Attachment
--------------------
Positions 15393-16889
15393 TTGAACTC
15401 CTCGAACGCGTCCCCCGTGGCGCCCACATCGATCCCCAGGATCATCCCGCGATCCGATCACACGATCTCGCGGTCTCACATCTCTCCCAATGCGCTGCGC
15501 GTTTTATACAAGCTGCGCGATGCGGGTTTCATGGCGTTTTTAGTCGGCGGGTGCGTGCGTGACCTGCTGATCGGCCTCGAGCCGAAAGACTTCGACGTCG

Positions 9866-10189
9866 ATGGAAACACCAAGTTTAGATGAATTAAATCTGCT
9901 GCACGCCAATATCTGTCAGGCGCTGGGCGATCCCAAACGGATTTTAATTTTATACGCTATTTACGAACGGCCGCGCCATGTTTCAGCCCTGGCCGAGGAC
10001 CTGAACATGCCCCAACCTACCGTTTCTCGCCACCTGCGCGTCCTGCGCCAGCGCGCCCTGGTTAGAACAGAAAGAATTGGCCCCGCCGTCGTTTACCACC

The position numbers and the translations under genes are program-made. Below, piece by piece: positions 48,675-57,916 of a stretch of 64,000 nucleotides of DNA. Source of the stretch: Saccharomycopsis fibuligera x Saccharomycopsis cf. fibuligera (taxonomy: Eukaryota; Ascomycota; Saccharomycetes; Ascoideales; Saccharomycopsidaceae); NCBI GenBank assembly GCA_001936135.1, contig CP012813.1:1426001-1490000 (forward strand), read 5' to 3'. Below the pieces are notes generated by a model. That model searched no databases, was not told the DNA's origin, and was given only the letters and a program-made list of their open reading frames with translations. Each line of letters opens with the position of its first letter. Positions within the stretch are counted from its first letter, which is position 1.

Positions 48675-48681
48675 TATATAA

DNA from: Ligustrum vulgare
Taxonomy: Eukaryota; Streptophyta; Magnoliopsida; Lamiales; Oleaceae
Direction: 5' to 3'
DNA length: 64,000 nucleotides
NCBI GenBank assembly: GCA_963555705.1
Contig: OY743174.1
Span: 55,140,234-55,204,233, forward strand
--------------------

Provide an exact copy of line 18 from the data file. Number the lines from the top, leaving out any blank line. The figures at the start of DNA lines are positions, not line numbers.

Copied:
Span: 55,140,234-55,204,233, forward strand